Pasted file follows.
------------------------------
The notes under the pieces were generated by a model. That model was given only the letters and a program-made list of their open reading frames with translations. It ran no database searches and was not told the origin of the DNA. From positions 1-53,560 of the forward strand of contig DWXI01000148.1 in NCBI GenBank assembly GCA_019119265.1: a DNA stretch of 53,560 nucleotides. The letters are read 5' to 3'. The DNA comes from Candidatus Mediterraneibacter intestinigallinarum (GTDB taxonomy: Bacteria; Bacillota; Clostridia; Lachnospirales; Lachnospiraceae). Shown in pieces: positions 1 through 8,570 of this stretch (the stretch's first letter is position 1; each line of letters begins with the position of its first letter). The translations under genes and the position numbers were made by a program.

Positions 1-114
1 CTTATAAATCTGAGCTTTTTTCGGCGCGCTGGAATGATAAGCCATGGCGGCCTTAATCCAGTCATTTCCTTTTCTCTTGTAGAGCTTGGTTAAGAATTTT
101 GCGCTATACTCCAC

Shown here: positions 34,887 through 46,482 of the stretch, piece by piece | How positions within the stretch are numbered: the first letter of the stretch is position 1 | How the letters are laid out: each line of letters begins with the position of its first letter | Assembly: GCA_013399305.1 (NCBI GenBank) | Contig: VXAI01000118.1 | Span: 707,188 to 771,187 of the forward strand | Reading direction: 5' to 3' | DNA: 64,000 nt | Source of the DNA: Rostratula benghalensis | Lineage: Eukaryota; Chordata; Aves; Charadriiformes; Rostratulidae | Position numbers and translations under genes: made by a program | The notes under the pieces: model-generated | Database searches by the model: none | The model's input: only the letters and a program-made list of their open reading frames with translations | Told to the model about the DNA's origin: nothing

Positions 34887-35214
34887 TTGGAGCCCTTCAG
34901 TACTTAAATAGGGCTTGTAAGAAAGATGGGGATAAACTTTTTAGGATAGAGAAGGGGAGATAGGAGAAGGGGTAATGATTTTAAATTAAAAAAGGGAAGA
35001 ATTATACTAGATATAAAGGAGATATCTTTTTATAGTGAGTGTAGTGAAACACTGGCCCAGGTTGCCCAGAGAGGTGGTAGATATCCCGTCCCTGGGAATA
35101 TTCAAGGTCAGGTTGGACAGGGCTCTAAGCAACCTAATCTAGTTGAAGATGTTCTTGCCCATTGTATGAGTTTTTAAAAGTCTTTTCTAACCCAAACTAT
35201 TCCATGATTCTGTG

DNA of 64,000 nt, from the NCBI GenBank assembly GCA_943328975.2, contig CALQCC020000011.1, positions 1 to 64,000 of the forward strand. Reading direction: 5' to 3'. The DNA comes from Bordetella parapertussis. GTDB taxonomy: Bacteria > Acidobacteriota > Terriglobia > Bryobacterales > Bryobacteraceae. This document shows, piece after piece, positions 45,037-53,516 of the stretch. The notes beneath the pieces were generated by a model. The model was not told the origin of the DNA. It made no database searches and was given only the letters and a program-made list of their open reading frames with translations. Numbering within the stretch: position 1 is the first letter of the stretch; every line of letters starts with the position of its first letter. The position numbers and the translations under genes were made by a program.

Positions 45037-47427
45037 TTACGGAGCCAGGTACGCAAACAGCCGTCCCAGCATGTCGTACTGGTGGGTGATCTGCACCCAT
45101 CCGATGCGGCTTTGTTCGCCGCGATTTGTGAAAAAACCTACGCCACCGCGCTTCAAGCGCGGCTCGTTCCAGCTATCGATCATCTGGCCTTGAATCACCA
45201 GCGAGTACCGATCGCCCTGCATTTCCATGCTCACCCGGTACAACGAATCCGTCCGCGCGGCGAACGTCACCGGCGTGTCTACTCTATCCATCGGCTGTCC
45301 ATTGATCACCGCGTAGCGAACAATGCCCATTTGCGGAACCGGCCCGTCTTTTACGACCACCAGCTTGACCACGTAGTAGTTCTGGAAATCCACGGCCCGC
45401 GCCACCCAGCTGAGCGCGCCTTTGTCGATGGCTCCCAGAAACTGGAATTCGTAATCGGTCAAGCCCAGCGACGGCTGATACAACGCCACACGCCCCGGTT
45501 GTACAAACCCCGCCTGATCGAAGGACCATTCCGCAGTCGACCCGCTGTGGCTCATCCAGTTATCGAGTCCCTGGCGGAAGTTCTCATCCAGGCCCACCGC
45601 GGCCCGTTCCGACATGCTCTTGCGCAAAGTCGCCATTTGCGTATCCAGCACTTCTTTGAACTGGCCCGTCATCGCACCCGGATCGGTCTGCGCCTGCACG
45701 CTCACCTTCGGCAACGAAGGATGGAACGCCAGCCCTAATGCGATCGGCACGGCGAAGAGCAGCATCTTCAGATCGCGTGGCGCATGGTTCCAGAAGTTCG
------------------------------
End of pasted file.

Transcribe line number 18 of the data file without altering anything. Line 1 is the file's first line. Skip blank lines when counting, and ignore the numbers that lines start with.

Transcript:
45401 GCCACCCAGCTGAGCGCGCCTTTGTCGATGGCTCCCAGAAACTGGAATTCGTAATCGGTCAAGCCCAGCGACGGCTGATACAACGCCACACGCCCCGGTT